How Twitter can keep you on top of tourism and tech trends

It can be difficult to keep up with current trends in tourism, hospitality, travel and technology….unless, of course, sleep is optional for you.

For the rest of us mere mortals, fast-paced Twitter chats are invaluable.  They are some of THE most useful hours I spend online researching industry happenings and discussions.  You’ll get help from peers and network with fellow professionals around the world (here are 9 tips for following hashtags.)

I offer my own list of resources below that I use for speaking and Tourism Currents online training.

I’d love to hear more ideas from you down in the comments.

If you follow no other chat….

New chats pop up all the time – some Scotland-based tourism businesses just launched the #ScotlandHour travel chat, for example – but for tried and true value, don’t miss #tourismchat.

It’s usually biweekly, at 2 pm CST on Thursdays. Check the #tourismchat Facebook Page for dates and topics.

Chat co-founder Anne Hornyak summarizes a #tourismchat session here, if you want a sense of how it works.

Other good tourism chats

Keep an eye out for the hashtags for conferences like ESTO, #SoMeT (this hashtag is active year-round,) PRSA Travel, eTourismSummit and the annual state/province Governor’s conferences.

The conference calendar on DMOProz can help you keep up with these.

Get some hybrid vigor

Following non-tourism hashtags ensures that I don’t get stuck in a stale echo chamber listening to the same people over and over. Mixing it up fosters what my Tourism Currents business partner Becky McCray calls “the hybrid vigor of ideas.”

Some of these chats include:

**  Crazy-fast #blogchat on Sunday nights, 8 pm CST.

**  Tech conference hashtags like #BWEchat (year-round for BlogWorld and New Media Expo East and West)  #SXSWi (mostly active January through March for South by Southwest Interactive) and #SOBCon (year-round for the SOBCon business blogging conferences.)

**  Since search engines are so integral to online activities, I keep an eye on hashtags for Search Marketing Expo / #SMX events worldwide, especially #SMXEast and #SMXWest.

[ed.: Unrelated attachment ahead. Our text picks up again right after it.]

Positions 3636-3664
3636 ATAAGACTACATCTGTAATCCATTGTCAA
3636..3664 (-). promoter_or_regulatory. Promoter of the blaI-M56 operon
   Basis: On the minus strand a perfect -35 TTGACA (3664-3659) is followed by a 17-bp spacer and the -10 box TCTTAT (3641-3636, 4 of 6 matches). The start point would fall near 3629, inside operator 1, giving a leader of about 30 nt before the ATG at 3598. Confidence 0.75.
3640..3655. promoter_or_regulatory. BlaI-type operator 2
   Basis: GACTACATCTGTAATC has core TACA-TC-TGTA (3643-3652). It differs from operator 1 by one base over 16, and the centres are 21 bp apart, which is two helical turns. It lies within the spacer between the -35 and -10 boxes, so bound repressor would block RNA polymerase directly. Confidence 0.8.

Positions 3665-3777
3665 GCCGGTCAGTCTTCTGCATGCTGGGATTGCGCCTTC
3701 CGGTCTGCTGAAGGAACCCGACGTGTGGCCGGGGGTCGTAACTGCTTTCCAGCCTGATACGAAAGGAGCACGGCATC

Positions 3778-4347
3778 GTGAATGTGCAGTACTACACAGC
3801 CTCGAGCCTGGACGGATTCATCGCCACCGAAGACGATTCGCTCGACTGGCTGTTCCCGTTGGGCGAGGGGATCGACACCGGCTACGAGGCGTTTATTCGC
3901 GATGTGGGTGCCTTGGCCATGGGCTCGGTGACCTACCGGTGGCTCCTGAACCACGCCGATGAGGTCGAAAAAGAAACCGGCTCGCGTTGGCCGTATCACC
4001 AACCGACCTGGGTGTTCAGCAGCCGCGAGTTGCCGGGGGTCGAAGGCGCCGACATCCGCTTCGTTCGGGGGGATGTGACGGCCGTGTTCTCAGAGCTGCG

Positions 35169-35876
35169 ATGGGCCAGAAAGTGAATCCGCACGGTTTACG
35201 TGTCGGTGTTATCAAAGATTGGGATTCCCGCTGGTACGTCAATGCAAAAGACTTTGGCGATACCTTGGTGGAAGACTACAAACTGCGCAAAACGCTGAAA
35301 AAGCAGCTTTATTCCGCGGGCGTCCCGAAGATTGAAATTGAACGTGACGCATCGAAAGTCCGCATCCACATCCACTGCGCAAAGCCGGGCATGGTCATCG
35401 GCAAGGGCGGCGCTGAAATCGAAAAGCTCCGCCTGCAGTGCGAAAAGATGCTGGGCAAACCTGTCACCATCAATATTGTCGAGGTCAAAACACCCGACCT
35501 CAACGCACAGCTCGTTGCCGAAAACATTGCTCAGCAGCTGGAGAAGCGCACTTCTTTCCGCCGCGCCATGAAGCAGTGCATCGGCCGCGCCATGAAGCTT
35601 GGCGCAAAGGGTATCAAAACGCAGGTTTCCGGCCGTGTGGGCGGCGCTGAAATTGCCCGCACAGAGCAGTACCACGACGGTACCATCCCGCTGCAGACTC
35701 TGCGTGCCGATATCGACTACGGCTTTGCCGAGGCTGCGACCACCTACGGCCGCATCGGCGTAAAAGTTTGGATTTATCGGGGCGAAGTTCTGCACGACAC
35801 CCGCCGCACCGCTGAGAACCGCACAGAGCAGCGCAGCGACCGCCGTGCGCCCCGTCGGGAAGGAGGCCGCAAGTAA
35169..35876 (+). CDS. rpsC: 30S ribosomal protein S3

**  I’m not a gadget person, but the annual Mobile World Congress in Barcelona / #MWC12 for 2012 and the CES (Consumer Electronics Show) / #CES in Las Vegas are worth a look, if only to find links to good event round-up blog posts towards the end.

How to keep track of all this chatter

You can follow and participate in chats with regular web-based Twitter, but I prefer a dashboard to keep things sorted. I use columns in TweetDeck for each hashtag, adding and removing as events come and go.

Others are fans of HootSuite;  since it’s cloud-based you can get around any IT download restrictions in your office, and multi-person team accounts seem to like it.

When the chat is actually in progress, I log into TweetChat to keep up with the conversation flow and add the hashtag to my tweets automatically.

Which chats or tools am I forgetting? Let us know in the comments….

Still a bit unsure of the value?  Here’s 60 seconds with Beth Conway from the St. Joseph, Missouri CVB on how she uses Twitter (direct link to the video on YouTube if you can’t see the embed box below.)

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2 Responses to How Twitter can keep you on top of tourism and tech trends

  1. Excellent blog post, as usual, Sheila. Love reading your stuff! I would also add two hashtags that I have found to be very interesting and that follow regularly via Hootsuite. First, #smtravel which stands for social media in travel. The annual conference held in San Francisco, organized by the folks at Eye for Travel is always packed with great content, speakers & attendees alike. This hashtag is used year-round and usually relates tourism industry issues, web marketing and distribution channels.
    Then, there’s also #mrktchat which is held every Thursday 3pm (central time), or 5pm for me on the East coast. Folks from the ski & mountain industry talk various aspects of digital marketing & social media. Always refreshing discussions 😉
    Cheers,
    Frederic

  2. Pingback: How to start and run a chat on Twitter | Sheila's Guide To The Good Stuff

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